by Peter Gill.

Donmar Warehouse 41 Earlham Street WC2H 9LX To 5 April 2014.
Mon-Sat 7.30pm Mat Thu & Sat 2.30pm .

Audio described 29 March 2.30pm (+ Touch Tour 1.30pm).
Captioned 24 March.
Runs 3hr Two intervals

Tickets: 0844 871 7624 (Booking fee £2.50 per transaction),
Review: Carole Woddis 27 February.

What the men did, and how they felt, at war.
It’s rare these days to find a new play running to a full evening but Peter Gill’s handsome, poignant if mischievous new play about the Treaty of Versailles is a bold assault on bite-size modern theatre, as it explores war, death, love, class and everything between.

Awash as we are in WW1 memorabilia, Gill seems to have taken some inspiration from Siegfried Sassoon, or rather Pat Barker’s novel Regeneration, mixing anti-war rhetoric with a scathing dissection of the English class system and an upper middle class he rather quixotically blames for the ruinous treaty some believe paved the way for the next war.

Recreating the arguments played out at the time regarding German reparations, Gill also takes the opportunity to comment with a light but wicked sense of humour on today’s prejudices – particularly through the voice of one of his Edwardian matriarchs – of national `purity’, race and immigration.

Versailles comes over generally as a timely history lesson. But introducing a quiet, understated yet profoundly felt central gay theme saves the play from becoming an Edwardian talking heads costume drama and dissertation of positions political and cultural. For it is the social conscience and humanity of the homosexual friends that gives the play its heart and soul.

If Gill the writer’s didacticism sometimes runs away with him, Gill the director is on hand to produce, typically, a beautifully nuanced production. In Leonard, the young civil servant sent to help with surrender negotiations at Versailles, haunted by the ghost of his friend, Gerald, killed in action, the production is blessed by a leading performance from Gwilym Lee that proves an eloquent central axis around which emotions and political convictions swirl.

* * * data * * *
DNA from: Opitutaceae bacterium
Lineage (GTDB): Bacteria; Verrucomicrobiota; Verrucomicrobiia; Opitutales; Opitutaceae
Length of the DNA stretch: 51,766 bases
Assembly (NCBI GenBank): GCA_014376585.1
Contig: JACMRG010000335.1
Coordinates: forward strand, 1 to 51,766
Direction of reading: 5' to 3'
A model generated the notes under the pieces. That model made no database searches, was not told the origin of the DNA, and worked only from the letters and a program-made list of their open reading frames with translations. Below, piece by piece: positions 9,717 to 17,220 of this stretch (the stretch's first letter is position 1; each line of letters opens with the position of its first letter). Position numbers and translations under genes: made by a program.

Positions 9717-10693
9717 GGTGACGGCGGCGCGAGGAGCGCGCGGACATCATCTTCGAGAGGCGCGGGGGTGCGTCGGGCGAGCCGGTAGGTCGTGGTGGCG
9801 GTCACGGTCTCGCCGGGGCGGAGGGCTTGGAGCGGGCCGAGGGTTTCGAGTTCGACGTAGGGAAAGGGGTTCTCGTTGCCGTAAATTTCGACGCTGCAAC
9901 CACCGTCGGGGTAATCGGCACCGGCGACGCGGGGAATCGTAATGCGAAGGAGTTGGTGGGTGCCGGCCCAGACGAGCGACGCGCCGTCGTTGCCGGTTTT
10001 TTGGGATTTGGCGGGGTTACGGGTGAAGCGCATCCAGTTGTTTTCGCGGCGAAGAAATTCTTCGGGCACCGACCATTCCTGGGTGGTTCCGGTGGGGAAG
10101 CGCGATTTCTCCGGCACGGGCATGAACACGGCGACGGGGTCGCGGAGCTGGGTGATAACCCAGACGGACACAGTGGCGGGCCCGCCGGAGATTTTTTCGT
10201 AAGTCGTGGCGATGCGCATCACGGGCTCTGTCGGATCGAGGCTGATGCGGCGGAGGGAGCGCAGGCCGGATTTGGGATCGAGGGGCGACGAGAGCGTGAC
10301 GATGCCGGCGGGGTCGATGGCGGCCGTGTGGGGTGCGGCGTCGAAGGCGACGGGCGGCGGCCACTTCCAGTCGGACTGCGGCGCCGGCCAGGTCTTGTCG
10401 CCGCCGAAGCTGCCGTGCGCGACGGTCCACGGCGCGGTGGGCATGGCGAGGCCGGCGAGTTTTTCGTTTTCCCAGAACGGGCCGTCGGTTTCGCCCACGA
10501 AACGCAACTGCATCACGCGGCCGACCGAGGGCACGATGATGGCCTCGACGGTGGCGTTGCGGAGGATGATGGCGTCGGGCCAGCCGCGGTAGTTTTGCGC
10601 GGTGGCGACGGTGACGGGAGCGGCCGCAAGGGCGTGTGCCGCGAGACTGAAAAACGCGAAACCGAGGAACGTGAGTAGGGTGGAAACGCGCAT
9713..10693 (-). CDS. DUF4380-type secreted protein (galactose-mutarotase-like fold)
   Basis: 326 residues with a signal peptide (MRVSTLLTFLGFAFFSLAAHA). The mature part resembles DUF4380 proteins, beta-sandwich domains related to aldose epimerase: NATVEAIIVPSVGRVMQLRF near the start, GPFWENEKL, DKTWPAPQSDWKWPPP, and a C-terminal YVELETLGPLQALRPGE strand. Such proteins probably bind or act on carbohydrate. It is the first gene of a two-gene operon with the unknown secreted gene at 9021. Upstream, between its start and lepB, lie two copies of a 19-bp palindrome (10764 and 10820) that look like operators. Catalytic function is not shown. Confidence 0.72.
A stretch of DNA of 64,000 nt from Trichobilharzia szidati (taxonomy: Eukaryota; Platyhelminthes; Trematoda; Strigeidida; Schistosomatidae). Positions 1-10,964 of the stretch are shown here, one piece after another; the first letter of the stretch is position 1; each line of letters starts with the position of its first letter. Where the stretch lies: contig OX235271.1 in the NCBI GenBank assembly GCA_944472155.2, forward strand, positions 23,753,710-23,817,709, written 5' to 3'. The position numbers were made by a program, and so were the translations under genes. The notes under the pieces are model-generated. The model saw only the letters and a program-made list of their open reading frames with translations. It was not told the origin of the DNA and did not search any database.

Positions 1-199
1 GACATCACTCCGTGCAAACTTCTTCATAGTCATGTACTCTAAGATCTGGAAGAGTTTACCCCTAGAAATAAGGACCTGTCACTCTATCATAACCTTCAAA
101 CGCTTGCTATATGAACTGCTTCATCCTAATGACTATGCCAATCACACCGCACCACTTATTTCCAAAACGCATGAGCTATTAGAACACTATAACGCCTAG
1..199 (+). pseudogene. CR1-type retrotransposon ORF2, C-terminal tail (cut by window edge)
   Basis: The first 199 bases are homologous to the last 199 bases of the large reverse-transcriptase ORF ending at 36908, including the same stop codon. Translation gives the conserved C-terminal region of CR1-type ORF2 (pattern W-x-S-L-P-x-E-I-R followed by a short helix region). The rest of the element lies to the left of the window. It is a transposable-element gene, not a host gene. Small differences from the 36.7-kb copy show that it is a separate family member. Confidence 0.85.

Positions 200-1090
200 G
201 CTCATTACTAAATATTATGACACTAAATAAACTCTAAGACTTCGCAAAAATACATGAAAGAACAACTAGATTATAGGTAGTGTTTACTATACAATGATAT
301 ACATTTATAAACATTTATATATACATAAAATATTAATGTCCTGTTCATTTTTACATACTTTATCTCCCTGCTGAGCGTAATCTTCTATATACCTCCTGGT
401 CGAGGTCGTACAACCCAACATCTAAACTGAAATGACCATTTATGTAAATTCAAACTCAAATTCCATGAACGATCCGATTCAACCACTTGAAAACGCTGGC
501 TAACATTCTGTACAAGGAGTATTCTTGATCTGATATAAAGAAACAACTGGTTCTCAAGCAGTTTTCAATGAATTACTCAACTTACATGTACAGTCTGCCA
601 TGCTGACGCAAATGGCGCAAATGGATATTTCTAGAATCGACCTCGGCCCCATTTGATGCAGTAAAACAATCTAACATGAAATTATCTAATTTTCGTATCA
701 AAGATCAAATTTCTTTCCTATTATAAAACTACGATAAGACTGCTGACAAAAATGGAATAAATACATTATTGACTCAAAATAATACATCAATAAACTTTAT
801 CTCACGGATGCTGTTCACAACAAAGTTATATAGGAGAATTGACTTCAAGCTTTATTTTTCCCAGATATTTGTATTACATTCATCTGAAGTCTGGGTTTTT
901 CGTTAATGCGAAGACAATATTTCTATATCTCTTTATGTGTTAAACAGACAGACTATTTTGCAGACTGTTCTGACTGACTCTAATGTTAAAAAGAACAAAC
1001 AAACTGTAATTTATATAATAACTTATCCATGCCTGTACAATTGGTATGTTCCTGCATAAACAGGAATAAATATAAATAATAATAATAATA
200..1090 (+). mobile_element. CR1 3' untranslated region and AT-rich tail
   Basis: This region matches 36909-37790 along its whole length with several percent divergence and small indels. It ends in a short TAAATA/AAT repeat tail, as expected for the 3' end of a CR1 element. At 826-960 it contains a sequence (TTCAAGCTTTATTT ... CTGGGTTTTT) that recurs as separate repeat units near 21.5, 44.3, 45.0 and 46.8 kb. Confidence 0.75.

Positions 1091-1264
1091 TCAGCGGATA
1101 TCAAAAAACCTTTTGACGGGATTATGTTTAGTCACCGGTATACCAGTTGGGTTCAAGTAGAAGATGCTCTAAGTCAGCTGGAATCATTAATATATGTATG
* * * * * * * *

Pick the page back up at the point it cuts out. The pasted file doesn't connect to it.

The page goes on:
With a cast including Francesca Annis, Barbara Flynn, Adrian Lukis, Simon Williams and Christopher Godwin, Versailles repays the concentration required to follow its facts-filled drama, offering too a surprisingly entertaining critique of our ruling classes.

At 74, maybe Gill has found himself a potential new drama franchise. But could he also give us a little more next time of the nascent female spirits knocking on the door of history?

Edith Rawlinson: Francesca Annis.
Mabel Rawlinson: Tamla Kari.
Constance Fitch: Helen Bradbury.
Hugh Skidmore: Josh O’Connor.
Geoffrey Ainsworth: Adrian Lukis.
Leonard Rawlinson: Gwilym Lee.
Ethel: Eleanor Yates.
Marjorie Chater: Barbara Flynn.
Gerald Chater: Tom Hughes.
Henry Sedwick Bell: Edward Killingback.
Angela Isham: Selina Griffiths.
The Honourable Frederick Gibb: Simon Williams.
Arthur Chater: Christopher Godwin.

Director: Peter Gill.
Designer: Richard Hudson.
Lighting: Paul Pyant.
Sound: Gregory Clarke.
Music consultant: Terry Davies.

A series of talks, Impossible Conversations accompanies the play with speakers including A C Grayling, Shami Chakrabarti with Helena Kennedy, Max Hastings, Susie Orbach, Colonel Tim Collins, John McCarthy. For full details:

The world premiere of Versailles was at the Donmar Warehouse London on 20 February 2014.

2014-03-05 02:06:05

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